HONG KONG: China’s disappointing post-Covid recovery raises significant doubts about the foundations of its decades of stunning growth and presents Beijing with a tough choice for 2024 and beyond – take on more debt or grow less.
The expectations were that once China ditched its draconian Covid rules, consumers would burst back into malls, foreign investment would resume, factories would rev up, land auctions would be held and home sales stabilise.
Instead, Chinese shoppers are saving for rainy days, foreign firms pulled money out, manufacturers face waning demand from the West, local government finances wobbled and property developers defaulted.
The dashed expectations have partly vindicated those who always doubted China’s growth model, with some economists even drawing parallels with Japan’s bubble before its “lost decades” of stagnation starting in the 1990s.
China sceptics argue Beijing failed to shift the economy from construction-led development to consumption-driven growth a decade ago, when it should have done so.
Since then, debt has outpaced the economy, reaching levels that local governments and real estate firms now struggle to service.
Policymakers vowed this year to boost consumption and reduce the economy’s reliance on property. Beijing is guiding banks to lend more to high-end manufacturing, away from real estate.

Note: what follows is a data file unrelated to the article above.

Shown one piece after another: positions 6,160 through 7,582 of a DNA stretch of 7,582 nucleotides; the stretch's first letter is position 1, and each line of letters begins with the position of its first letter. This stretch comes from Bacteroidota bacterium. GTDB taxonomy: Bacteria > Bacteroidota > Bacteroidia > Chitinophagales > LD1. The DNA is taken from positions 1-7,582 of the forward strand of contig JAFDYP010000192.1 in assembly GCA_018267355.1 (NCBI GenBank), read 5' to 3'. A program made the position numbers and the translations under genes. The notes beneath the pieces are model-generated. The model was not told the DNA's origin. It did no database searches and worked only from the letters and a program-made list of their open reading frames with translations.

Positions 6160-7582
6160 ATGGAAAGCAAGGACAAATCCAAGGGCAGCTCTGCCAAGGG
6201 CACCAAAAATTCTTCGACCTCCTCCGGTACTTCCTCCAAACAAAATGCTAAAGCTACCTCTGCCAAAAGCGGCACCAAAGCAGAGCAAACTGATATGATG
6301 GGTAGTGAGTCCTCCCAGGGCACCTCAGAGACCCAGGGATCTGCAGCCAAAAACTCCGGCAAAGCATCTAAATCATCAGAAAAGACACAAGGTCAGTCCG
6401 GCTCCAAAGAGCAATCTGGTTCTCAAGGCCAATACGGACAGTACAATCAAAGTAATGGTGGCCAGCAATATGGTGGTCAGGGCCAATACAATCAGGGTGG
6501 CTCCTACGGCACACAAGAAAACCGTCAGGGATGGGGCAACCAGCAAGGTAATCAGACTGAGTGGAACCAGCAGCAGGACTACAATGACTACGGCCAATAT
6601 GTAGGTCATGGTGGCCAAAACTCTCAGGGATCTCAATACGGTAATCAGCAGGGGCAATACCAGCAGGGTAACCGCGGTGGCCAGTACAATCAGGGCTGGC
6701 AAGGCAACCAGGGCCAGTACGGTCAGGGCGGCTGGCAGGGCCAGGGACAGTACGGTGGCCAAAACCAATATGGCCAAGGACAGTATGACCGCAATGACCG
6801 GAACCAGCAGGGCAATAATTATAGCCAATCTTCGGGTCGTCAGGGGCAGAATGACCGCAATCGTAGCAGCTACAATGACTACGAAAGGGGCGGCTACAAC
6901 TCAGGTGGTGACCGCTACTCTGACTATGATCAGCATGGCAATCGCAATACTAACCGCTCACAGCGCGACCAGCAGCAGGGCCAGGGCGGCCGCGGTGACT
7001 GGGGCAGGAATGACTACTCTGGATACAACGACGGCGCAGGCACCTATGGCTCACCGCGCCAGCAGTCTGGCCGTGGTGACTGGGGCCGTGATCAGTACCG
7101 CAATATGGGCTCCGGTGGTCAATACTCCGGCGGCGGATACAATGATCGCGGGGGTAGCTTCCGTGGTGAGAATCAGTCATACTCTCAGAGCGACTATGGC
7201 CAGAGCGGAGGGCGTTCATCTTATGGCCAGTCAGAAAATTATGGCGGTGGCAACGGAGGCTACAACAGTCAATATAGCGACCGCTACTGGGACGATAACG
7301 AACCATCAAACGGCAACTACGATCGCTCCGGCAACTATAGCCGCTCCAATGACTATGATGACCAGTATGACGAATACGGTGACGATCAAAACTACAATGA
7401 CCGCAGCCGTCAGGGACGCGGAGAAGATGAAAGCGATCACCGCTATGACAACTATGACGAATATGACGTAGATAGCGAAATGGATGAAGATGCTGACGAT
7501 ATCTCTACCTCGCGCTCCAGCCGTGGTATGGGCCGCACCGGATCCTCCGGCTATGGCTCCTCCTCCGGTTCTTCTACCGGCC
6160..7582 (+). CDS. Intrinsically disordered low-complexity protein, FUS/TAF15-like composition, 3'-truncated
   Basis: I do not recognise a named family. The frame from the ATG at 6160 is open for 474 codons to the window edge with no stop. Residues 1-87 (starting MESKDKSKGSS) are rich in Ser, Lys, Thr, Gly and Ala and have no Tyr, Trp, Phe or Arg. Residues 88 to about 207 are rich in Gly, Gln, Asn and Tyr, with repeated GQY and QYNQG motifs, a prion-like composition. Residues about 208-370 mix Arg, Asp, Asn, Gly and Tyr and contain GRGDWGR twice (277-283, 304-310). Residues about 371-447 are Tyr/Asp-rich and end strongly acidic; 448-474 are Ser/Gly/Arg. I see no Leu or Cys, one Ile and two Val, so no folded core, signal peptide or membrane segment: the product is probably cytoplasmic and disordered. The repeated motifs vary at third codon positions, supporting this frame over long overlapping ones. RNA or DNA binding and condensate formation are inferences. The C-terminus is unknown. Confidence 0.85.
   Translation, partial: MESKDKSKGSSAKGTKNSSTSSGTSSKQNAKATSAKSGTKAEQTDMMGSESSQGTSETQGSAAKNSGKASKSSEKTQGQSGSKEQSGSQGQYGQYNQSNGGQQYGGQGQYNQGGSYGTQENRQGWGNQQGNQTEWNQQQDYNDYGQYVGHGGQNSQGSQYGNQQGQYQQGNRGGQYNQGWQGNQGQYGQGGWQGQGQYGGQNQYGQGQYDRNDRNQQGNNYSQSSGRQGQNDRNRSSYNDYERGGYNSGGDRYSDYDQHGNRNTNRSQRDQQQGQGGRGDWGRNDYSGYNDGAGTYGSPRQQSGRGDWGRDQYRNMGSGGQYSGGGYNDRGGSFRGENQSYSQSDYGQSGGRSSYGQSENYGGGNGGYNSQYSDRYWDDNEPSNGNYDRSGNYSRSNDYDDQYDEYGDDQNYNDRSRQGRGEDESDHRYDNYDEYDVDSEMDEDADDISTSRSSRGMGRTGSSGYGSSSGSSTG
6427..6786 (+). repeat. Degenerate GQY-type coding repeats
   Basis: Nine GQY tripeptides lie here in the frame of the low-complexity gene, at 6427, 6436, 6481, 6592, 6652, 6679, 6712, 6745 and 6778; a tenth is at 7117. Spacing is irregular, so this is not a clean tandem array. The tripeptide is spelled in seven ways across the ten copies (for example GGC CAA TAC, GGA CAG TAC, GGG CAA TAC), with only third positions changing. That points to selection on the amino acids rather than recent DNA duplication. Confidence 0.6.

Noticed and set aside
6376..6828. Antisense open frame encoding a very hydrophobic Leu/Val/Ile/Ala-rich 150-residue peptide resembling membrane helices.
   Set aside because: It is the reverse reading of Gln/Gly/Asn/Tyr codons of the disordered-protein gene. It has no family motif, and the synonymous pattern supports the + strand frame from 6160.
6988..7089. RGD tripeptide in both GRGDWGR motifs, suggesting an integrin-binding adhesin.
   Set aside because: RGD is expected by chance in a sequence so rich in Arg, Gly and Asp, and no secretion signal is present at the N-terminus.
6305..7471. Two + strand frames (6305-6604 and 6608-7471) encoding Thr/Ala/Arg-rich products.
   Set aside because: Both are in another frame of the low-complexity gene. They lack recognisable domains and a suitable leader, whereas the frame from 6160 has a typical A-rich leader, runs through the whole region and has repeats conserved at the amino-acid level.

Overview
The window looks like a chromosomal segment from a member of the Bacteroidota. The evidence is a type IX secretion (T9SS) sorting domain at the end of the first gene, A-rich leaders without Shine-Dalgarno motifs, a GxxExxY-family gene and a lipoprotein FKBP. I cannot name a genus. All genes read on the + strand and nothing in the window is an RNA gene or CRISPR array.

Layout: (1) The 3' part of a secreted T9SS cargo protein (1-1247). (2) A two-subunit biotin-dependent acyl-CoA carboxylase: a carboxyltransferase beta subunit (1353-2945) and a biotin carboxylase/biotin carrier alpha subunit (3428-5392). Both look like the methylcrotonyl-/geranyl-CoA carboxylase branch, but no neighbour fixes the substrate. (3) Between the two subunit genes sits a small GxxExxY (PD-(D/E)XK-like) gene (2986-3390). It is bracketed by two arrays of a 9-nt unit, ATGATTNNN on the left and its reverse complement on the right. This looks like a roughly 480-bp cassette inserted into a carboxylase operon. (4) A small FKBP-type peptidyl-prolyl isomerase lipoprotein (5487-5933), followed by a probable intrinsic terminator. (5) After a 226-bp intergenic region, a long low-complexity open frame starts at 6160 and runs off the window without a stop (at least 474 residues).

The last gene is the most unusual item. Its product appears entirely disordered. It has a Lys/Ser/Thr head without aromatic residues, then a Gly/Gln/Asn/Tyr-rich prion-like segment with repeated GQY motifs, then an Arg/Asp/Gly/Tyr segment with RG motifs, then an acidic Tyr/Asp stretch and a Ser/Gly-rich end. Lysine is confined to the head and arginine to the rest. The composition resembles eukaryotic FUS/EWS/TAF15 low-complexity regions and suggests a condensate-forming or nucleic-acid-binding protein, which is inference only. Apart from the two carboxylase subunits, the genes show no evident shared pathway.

But a concrete long-term roadmap for cleaning up debt and restructuring the economy remains elusive.
Whatever choices China makes, it will have to account for an ageing and shrinking population and a difficult geopolitical environment as the West grows wary of doing business with the world’s second-largest economy.
China will likely grow by 5% or so in 2023, outpacing the global economy.
However, beneath that headline is the fact that China invests more than 40% of its output – twice as much as the United States – suggesting a significant portion of that is unproductive.
That means many Chinese don’t feel that growth. Youth unemployment topped 21% in June, the last set of figures before China controversially stopped reporting.
University graduates who studied for advanced-economy jobs are now taking up low-skilled positions to make ends meet, while others have seen their wages cut.
In an economy where 70% of household wealth is parked in property, homeowners are feeling poorer. Even in one of the few bright spots of the economy, the electric vehicle sector, a price war is causing pain downstream for suppliers and workers.
The national pessimism could present President Xi Jinping with social stability risks, analysts said.
If China does slip into a Japan-style decline, it would do so before ever achieving the kind of development Japan did.
That would be felt widely, as most global industries depend significantly on suppliers in China.
Africa and Latin America count on China to buy their commodities and finance their industrialisation.
China’s problems give it a little time before it has to make some tough choices.
Policymakers are keen to change the structure of the economy, but reform has always been difficult in China.
A push to boost welfare for hundreds of millions of rural migrant workers, who could, by some estimates, add 1.7% of gross domestic product to household consumption if they had similar access to public services as urban residents, is already stalling due to worries about social stability and costs. — Reuters
Source: The Star